“Appalling inadvertence” not enough to topple claim9 June 2015 | Public & Product Liability
The Full Court of the Supreme Court of Tasmania recently held that the driver of an overloaded heavy vehicle that caused damage to a railway overpass was entitled to indemnity on the basis that the overloading was accidental and was not reckless and therefore no exclusion clauses applied.
The case serves as a reminder of the difficulties insurers face in establishing that the conduct of an insured was so unreasonable that it is excluded by the policy.
On 1 July 2008, Mr Hammersley, in the course of his employment with Kellara Transport Pty Ltd (Kellara), was driving one of its prime movers along the East Tamar Highway, Tasmania. It was towing a trailer on which there was an excavator. Normally such an excavator was transported with its boom in the lowest possible position. On this occasion, however, other items were also being transported and the excavator’s boom sat higher than usual. When Mr Hammersley came to a railway overpass, the boom was too high to pass under the overpass and therefore collided with the overpass, causing damage.
The State of Tasmania (the State) was the owner of the overpass. It sued Mr Hammersley and Kellara for damages in negligence. Mr Hammersley and Kellara commenced third party proceedings claiming an indemnity from the insurer, National Transport Insurance (NTI).
At trial, NTI relied on 3 exclusion clauses to deny indemnity – namely conveying an excess load, an unsafe or unroadworthy condition and reckless non-compliance with regulations.
The policy also contained an extension clause that extended coverage to include accidental overloading. Mr Hammersley and Kellara admitted that the trailer was overloaded at the time of the incident because its load was too high, but argued that the exclusion clause did not apply because the overloading was accidental. Mr Hammerlsy gave evidence that he assessed the height of his load before setting out and believed the total height to be within the clearance of the overpass.
The trial judge gave judgment for the State against Mr Hammersley and Kellara. Her Honour dismissed the claim against NTI on the basis that the insured vehicle was conveying an excess load at the time of the incident and the excess load exclusion therefore applied. Her Honour rejected much of Mr Hammersley’s evidence as to his measurements and calculations and rejected the submission that the overloading was accidental within the meaning of the relevant extension clause. The trial judge thought that the experience of Mr Hamersley was such that he ought to have been aware of the need to ensure the load would travel safely beneath the overpass.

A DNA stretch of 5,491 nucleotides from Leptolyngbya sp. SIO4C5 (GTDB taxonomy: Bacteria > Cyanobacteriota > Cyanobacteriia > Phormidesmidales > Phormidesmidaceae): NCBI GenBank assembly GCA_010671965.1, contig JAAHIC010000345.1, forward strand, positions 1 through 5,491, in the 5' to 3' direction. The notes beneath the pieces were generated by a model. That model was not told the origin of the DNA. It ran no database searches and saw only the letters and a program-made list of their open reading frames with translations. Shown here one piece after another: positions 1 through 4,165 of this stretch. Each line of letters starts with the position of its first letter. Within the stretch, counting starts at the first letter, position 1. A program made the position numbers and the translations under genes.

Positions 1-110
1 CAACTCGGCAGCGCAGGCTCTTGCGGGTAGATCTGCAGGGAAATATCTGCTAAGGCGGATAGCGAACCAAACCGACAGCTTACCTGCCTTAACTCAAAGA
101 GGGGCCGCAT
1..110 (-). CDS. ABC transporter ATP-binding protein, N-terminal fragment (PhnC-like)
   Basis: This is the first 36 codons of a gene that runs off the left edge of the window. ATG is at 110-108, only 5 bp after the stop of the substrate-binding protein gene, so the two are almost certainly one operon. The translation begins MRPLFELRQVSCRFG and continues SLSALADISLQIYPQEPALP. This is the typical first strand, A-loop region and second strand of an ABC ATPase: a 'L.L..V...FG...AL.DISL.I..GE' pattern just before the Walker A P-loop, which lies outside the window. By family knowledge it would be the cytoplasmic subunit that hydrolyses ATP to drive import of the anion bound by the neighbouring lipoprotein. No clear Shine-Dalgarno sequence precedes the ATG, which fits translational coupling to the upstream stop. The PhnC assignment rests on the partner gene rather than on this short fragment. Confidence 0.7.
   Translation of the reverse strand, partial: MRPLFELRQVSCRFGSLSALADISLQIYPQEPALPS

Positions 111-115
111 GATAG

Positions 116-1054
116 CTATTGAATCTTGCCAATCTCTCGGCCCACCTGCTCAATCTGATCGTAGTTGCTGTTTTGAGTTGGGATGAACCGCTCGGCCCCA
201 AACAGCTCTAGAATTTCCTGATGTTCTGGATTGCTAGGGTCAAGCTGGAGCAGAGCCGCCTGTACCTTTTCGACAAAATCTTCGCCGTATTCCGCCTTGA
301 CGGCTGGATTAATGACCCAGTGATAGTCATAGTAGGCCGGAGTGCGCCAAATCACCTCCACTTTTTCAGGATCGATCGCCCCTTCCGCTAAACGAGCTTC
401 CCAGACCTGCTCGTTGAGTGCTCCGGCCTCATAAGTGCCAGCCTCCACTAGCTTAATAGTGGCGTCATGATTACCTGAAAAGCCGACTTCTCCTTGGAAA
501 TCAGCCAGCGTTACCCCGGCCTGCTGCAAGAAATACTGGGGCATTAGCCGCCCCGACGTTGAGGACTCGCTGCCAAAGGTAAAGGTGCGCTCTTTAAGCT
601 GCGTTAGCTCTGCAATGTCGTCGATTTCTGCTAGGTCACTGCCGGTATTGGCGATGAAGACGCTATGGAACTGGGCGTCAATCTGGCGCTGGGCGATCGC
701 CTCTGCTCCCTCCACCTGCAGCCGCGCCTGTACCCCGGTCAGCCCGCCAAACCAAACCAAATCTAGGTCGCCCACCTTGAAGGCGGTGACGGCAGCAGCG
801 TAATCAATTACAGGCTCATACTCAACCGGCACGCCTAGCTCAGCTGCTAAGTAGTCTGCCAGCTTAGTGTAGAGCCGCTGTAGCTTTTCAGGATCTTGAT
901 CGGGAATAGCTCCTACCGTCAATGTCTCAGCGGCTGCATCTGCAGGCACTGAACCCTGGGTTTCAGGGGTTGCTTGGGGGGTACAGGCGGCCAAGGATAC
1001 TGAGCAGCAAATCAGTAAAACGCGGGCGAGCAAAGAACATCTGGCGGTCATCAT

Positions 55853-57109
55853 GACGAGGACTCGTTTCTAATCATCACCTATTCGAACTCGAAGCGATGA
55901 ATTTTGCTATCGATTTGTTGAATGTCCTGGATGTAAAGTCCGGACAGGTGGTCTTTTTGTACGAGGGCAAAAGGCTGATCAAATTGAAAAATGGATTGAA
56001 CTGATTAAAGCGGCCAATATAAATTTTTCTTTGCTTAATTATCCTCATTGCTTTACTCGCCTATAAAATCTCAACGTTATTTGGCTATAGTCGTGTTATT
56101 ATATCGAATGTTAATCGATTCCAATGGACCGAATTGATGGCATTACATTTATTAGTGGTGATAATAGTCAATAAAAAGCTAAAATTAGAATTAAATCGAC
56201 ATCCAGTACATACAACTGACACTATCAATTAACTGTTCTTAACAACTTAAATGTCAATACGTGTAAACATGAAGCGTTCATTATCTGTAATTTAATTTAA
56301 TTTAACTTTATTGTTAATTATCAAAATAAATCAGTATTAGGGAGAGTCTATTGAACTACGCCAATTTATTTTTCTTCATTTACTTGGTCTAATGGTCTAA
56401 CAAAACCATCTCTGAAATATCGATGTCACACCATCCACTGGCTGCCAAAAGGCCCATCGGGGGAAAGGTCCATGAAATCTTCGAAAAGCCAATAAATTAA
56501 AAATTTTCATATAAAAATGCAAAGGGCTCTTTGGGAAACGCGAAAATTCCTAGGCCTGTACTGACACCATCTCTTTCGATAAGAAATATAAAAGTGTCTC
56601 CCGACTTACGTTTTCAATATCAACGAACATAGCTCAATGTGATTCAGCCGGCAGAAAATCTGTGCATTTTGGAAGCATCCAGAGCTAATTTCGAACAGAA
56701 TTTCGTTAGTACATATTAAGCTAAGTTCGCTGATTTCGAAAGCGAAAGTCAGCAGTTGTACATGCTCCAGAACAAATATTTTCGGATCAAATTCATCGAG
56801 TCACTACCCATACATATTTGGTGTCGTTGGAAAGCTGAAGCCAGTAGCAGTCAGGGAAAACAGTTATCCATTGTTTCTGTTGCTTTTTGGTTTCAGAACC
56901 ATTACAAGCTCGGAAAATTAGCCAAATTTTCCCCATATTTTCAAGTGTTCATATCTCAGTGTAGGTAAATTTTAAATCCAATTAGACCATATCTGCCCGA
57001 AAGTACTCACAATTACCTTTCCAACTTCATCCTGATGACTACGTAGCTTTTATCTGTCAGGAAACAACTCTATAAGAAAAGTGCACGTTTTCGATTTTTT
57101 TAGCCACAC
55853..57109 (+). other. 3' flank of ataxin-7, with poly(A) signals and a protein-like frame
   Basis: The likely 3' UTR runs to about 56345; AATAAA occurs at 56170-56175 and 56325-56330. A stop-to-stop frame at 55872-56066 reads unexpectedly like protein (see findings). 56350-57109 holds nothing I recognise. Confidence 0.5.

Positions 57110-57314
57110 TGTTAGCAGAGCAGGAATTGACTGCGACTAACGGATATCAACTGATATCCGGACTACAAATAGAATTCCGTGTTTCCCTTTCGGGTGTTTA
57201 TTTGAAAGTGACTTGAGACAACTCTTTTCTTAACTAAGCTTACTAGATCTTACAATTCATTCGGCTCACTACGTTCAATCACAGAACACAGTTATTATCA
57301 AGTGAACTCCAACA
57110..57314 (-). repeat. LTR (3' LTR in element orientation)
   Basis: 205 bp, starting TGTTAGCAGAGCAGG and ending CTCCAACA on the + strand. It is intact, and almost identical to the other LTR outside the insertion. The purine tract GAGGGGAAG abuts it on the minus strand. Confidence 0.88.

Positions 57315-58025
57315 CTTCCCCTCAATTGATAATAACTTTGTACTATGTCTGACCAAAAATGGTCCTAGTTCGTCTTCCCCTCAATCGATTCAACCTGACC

Mr Hammersley and Kellara argued that the trial judge had erred in her approach to the issue of whether the overloading was accidental. They contended that, on a proper interpretation of the accidental overloading extension clause, the overloading was accidental unless it was something that Mr Hammersley intended, foresaw, looked for, expected, or brought about by design. The full court accepted this approach.
The full court noted that the commercial purpose of the policy was to provide the insured with indemnity against liability for the consequences of negligence and that negligent overloading must therefore sometimes amount to accidental overloading for insurance purposes.
The full court found that the issue as to whether the overloading was accidental required a finding as to Mr Hammersley’s state of mind and that no such finding was made by the trial judge. The full court was satisfied on the balance of probabilities that Mr Hammersley did not advert to the height of the load. It followed that the overloading was neither intended, foreseen, looked for, expected, nor brought about by design. The overloading was therefore accidental within the meaning of the policy and the exclusion was not triggered.
As to the clause that excluded coverage for loss caused by the vehicle being used in an unsafe or unroadworthy condition, the full court found that the exclusion was concerned with such things as the ability of the driver to safely control the vehicle. Since the handling of the vehicle was not affected by the height of its load, it was not being used in an unsafe or unroadworthy condition and the exclusion was not triggered.
As to the clause that excluded coverage for loss caused by reckless non-compliance with regulations, the full court noted that, for insurance purposes, recklessness ordinarily involved a recognition that danger exists and indifference as to whether or not it is averted. The full court could find no basis for concluding that Mr Hammersley foresaw, and was recklessly indifferent to, the possibility of any collision with the overpass or any breach of any relevant regulation. Whilst the full court acknowledged Mr Hammersley’s “appalling inadvertence”, it was satisfied that that did not amount to recklessness or reckless failure that would entitle NTI to rely on the exclusion clause.
There is often a fine line between “negligence”, “inadvertence” and “accident” on the one hand and “recklessness” on the other. The courts are loath to allow insurers to deny indemnity, particularly in circumstances where there is evidence that the insured took some action to avoid the risk of harm.